Portfolio: Domingo Barreres
From Velasquez and Goya to Men in Modernist Paintings
By: Domingo Barreres - Jan 21, 2008
Men in Modernist Paintings
In this group of paintings, executed from 2006 to 2008, I use images from newspapers, magazines and Internet. Many of these images I have been collecting for a long time, keeping them in the memory of my computer until I could find quality time to pay attention to them.
The method and technique of facture mimic the half-tone dot matrix of black- and- white mediated images (no pixels), which I develop using layers of sprayed paint through stencils of perforated metal or plastic. The format may appear as a central image, a fragmented narrative or as the poetics of pastiche
Loose quotations from works of such icons of modernist painting as Morris Louis and Kenneth Noland, serve as an inoffensive, hyper-designed, pseudo- corporate aesthetic packaging device to showcase the images of the males who populate these paintings, and who illustrate the socio-politico-sexual tension generated by what some continue to perceive as contemporary pathologies.
Scales of Spin 2005
Scales of Spin was not the original title of this suite of paintings. Instead, it was simply called Scales..
The events of September 11, 2001, made it impossible for many artists, including myself,
to ignore the potent unleashing of complex emotions, but the two groups of early works I painted in order to come to terms with my inner demons were unsuccessful. Even the technically worst photo taken at ground zero would have had more visual power. I destroyed these works, but they served to lower the level of poison in my system.
The three things that these two groups of works had in common were the cosmic scale of the intense blue sky, the city-scaled black smoke and white ash, and the smaller, human scale of fear, pain, grief, shock, despair and death.
Meanwhile, other events happened: Afghanistan, Iraq, search for weapons of mass destruction, presidential election, death of a pope and selection of another, etc. Certain words and phrases also entered the collective consciousness through the repetitive pounding by the media: resolve, crusade, Islam, damage control, vigilance, level orange, terrorists, suicide bombers, insurgents, martyrs, heroes, hostages, decapitation, military, preemptive, unilateral, coalition, conspiracy theories, homeland security, Abu Ghraib, erosion of civil liberties, pedophilia, John Paul II, Benedict XVI, etc., etc., etc.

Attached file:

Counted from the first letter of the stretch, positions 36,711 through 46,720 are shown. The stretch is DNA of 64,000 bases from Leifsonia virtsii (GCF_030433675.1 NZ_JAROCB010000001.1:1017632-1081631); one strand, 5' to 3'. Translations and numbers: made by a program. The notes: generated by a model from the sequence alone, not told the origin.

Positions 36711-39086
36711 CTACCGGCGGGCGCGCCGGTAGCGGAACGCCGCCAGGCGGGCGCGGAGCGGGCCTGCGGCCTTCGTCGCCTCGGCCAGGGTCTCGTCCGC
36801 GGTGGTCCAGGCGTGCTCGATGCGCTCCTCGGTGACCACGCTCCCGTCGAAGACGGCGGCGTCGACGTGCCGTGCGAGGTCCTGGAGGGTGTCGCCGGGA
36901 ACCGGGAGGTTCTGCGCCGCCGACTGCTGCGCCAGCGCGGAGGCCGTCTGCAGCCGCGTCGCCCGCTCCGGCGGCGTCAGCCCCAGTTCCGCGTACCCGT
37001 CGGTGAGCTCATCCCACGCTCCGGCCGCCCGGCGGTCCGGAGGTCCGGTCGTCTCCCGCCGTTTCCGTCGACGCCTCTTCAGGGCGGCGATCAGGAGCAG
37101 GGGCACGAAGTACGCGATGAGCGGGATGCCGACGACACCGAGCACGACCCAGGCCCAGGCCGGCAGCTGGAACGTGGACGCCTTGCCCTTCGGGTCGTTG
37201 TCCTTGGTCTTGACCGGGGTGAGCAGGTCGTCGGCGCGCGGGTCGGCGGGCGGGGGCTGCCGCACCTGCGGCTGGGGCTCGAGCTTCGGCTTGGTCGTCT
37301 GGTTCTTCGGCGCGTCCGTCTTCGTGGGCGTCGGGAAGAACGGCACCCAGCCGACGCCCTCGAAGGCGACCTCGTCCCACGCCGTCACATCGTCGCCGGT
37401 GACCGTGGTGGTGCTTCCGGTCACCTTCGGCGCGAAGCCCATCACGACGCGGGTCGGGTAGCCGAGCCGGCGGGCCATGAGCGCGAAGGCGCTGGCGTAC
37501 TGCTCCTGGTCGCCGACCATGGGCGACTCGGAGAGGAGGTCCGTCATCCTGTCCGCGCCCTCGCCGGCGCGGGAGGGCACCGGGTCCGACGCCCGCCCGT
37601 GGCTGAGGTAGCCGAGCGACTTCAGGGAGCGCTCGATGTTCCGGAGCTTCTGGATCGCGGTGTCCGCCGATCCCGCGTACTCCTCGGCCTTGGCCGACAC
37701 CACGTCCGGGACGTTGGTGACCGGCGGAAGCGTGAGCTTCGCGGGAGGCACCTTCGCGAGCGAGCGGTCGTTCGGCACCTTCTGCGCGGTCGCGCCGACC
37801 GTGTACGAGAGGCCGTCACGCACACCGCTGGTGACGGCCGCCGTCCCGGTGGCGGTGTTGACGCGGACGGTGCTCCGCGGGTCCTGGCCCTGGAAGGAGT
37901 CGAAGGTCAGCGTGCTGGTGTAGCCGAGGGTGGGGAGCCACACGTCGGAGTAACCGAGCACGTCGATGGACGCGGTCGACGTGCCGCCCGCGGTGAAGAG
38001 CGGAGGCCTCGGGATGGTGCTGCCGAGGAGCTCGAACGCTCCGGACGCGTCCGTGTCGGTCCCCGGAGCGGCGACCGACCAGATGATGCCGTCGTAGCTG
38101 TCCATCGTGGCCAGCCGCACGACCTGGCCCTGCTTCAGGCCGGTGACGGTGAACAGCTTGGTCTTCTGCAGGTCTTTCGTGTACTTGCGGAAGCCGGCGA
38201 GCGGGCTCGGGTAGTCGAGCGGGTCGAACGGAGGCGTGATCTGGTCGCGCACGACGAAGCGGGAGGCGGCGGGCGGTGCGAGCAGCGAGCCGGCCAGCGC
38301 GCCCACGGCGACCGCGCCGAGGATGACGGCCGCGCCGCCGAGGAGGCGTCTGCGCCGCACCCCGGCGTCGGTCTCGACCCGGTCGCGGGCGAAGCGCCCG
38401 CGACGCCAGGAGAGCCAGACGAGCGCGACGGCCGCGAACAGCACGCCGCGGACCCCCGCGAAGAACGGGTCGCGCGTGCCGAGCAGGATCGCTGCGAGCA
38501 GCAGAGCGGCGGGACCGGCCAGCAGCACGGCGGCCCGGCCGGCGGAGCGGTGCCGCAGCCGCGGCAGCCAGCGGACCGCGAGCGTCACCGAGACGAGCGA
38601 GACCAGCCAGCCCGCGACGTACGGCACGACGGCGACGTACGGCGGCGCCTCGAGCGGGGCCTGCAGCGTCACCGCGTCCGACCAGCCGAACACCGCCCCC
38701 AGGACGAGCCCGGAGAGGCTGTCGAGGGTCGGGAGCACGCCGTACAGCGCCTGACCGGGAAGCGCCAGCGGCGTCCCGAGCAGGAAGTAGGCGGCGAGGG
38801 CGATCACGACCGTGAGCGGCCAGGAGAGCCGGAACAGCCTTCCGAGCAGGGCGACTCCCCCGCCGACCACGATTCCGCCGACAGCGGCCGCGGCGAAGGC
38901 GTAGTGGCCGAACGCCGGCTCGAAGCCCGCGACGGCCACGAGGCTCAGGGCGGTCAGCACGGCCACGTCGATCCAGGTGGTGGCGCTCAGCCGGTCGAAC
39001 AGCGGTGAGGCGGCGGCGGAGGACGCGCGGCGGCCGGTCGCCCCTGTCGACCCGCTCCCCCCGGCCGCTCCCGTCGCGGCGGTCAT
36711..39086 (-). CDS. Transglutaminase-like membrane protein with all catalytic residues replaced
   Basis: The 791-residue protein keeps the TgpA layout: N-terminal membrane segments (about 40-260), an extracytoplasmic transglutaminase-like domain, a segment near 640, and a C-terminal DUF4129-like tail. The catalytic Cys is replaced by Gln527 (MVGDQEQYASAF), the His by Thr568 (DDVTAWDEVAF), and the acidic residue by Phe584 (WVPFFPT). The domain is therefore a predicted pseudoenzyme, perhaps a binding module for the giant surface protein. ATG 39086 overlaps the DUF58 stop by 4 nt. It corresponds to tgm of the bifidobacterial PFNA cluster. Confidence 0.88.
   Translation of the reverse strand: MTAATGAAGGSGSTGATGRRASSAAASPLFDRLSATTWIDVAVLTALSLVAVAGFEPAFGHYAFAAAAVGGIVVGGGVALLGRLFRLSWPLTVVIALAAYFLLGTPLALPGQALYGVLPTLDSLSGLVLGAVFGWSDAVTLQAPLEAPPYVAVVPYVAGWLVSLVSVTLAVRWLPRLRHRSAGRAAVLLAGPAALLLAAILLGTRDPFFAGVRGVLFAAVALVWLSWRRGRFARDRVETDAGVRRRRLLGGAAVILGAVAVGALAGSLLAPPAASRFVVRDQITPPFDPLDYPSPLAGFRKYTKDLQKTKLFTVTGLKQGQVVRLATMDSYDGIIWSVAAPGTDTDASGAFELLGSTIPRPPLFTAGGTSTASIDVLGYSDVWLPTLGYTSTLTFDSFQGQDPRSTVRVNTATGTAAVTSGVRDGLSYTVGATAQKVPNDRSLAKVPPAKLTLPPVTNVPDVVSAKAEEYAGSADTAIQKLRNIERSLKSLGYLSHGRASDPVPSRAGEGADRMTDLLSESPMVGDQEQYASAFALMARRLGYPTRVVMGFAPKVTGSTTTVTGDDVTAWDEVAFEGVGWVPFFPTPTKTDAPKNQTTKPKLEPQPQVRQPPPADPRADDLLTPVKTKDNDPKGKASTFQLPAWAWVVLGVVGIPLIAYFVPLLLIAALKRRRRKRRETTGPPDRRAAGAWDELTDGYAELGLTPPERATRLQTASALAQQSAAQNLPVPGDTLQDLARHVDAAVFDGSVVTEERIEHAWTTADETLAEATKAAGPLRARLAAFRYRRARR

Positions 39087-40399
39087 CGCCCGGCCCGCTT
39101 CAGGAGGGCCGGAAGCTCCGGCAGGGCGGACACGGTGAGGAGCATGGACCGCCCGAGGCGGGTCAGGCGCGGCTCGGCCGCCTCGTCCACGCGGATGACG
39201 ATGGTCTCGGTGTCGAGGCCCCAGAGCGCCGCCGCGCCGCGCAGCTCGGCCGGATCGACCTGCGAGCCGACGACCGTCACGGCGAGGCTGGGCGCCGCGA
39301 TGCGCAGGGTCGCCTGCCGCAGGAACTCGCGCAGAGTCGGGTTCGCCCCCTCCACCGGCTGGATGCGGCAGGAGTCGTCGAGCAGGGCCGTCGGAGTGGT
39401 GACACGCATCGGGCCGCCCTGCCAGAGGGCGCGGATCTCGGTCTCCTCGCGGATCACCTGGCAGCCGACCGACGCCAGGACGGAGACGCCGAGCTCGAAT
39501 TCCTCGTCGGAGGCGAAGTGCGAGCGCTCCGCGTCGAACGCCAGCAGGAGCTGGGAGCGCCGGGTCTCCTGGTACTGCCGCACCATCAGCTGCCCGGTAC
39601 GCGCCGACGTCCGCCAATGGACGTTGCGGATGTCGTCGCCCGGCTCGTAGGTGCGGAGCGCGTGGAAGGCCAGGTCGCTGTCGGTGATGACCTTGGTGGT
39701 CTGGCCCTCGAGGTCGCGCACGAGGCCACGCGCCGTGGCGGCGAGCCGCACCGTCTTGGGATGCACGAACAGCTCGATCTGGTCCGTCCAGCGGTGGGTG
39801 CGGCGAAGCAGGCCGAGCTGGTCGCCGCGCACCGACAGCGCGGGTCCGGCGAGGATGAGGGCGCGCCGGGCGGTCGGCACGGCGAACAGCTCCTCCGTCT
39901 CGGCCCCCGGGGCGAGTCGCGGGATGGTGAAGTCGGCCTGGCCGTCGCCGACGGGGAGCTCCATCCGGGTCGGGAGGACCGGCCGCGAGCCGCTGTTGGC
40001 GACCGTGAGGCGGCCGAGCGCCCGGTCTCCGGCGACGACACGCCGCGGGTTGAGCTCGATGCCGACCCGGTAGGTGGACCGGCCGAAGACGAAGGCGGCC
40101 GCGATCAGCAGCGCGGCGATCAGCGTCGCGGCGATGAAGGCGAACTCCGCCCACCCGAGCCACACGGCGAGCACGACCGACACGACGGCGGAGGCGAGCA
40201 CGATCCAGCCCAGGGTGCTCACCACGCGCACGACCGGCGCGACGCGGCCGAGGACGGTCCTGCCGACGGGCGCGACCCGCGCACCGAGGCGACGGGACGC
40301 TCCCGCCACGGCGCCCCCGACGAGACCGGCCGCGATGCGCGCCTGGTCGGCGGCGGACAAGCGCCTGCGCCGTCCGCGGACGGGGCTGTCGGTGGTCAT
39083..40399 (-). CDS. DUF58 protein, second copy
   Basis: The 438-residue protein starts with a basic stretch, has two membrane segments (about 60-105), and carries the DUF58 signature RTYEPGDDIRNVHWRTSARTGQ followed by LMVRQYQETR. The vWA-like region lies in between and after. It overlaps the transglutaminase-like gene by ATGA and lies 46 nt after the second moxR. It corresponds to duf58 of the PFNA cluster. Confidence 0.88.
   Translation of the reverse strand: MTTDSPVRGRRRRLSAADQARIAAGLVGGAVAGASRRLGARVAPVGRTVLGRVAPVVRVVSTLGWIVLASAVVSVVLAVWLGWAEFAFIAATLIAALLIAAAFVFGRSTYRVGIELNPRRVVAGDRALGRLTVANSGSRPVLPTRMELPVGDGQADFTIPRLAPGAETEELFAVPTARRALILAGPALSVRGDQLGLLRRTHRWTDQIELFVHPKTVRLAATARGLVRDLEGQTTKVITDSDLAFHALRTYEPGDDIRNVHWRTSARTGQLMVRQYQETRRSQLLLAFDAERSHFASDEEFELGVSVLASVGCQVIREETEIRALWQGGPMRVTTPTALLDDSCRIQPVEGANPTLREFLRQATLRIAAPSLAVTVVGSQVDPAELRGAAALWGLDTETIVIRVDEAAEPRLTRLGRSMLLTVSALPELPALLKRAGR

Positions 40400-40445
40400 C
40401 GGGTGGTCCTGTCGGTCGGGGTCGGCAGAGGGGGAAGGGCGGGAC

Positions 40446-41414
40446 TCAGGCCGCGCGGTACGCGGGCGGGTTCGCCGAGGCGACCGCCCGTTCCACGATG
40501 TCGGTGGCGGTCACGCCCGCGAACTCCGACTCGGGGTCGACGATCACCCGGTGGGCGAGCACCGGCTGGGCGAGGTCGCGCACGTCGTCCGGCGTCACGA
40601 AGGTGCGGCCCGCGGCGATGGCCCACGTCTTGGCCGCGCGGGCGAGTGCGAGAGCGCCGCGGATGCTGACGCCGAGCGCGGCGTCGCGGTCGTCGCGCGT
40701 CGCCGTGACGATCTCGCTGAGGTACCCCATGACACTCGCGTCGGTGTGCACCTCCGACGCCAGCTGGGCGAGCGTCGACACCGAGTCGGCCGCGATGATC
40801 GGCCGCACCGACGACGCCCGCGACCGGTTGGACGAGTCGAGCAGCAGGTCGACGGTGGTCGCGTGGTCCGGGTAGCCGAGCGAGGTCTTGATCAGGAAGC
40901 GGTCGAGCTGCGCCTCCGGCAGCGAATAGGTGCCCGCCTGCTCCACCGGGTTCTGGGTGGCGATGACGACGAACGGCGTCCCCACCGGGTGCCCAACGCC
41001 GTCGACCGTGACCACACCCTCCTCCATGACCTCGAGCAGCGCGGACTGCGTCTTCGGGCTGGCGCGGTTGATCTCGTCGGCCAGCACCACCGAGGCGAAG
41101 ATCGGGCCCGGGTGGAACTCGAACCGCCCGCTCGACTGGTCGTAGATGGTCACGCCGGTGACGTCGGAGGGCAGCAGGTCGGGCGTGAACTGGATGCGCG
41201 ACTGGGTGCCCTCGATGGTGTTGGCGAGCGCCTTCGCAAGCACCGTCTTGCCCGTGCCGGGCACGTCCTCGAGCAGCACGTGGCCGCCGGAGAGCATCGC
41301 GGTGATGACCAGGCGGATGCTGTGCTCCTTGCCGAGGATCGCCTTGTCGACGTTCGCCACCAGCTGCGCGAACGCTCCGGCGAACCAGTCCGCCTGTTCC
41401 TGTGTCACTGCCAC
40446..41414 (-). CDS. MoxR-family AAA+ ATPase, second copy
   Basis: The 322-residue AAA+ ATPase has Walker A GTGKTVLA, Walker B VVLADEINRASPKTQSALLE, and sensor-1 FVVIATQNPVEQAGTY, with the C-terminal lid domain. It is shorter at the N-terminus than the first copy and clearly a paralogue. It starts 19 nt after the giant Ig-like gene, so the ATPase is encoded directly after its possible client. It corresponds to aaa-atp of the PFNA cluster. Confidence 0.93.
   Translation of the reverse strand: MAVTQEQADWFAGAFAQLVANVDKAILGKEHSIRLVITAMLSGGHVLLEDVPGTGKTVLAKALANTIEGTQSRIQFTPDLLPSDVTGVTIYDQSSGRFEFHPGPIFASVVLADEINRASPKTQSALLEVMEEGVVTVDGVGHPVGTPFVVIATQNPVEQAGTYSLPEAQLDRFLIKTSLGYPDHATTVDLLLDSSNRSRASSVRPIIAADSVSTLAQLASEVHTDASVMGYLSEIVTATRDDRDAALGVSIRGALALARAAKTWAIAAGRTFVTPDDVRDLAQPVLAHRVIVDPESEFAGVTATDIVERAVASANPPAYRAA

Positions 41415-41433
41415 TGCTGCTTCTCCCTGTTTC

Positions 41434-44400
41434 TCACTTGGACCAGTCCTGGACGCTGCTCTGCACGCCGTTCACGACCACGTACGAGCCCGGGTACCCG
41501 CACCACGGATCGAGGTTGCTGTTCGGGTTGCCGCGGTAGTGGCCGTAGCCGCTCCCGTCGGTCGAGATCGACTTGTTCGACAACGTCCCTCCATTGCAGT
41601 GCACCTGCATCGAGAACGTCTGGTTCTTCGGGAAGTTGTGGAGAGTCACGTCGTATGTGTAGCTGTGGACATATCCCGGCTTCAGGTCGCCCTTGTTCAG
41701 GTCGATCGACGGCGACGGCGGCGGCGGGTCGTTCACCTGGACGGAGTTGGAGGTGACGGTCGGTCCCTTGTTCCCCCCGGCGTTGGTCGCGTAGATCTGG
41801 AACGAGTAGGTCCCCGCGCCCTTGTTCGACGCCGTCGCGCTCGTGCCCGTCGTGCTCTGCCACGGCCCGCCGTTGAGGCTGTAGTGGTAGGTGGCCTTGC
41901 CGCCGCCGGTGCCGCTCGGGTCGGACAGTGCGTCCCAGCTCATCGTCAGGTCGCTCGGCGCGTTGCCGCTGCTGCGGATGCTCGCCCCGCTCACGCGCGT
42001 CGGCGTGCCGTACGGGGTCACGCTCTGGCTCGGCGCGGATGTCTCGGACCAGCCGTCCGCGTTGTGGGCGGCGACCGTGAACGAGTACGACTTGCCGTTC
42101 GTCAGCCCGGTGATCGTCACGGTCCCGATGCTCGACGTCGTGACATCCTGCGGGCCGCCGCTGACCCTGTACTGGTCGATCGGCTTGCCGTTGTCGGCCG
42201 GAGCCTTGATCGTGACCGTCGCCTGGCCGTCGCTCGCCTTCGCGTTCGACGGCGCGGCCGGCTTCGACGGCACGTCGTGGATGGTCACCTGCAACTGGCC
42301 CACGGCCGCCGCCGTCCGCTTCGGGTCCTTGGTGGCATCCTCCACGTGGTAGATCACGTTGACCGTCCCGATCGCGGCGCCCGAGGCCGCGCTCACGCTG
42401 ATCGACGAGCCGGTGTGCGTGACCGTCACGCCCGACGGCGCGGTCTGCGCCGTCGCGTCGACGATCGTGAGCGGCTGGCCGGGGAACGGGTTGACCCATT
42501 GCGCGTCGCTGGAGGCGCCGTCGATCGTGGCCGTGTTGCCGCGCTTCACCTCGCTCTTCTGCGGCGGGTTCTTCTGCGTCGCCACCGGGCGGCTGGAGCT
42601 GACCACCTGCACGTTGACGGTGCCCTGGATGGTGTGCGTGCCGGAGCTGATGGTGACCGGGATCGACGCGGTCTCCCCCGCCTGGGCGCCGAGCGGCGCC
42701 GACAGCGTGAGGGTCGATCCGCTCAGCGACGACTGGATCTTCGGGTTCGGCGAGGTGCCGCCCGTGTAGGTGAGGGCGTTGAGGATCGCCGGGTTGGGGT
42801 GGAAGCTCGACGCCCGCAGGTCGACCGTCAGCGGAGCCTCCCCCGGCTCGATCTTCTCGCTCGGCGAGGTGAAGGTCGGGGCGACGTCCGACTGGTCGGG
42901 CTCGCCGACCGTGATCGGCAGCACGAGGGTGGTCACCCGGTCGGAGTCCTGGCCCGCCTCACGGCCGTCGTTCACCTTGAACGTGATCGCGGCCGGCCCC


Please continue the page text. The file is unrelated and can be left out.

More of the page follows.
A less specific and larger interaction of contrasting scales, meanings, functions and categories began surfacing with chaotic urgency. The planes of reference still contained the cosmic and human scales, but now there entered other conflicting dimensions: ideologies, religions, cultures, traditions, the present, the past, the future (afterlife?), justifications, rhetoric, spin!
The present suite of paintings was only partly conceived two years ago. The paintings
changed considerably as world events unfolded, but they were never intended to be informational or sermonizing. They are neither documentary nor allegory.
Certainly, the images are confiscated from sources I consider culturally significant. One can find references to militaria, rank, the Spanish inquisition, Goya's etchings, Duchamp's Fountain, etc. I intentionally use mimetic devices to program response, but the promise of transparent meaning is, and must remain, frustrated.
The apparent narrative of the images is incomplete, just a piling up of fragments with no strict idea of a goal. Also, their apparent literal level hasn't always an assigned referent; its function is, perhaps, to proclaim their artifice.
As the work changed and unfolded during these last two years, I renamed it Scales of Spin. In quantum theory, spin is a property of the electron. It is a word that refers to a function of interaction, but it is a misleading word since electrons do not spin. Relativistic quantum field theory does not allow for easy visual examples from our daily experience.
In our contemporary use of the word spin in everyday jargon, it comes close to meaning a lie Rhetoric may be anchored in some partial truth, but its aim is to convince someone about something despite all the perceived evidence to the contrary.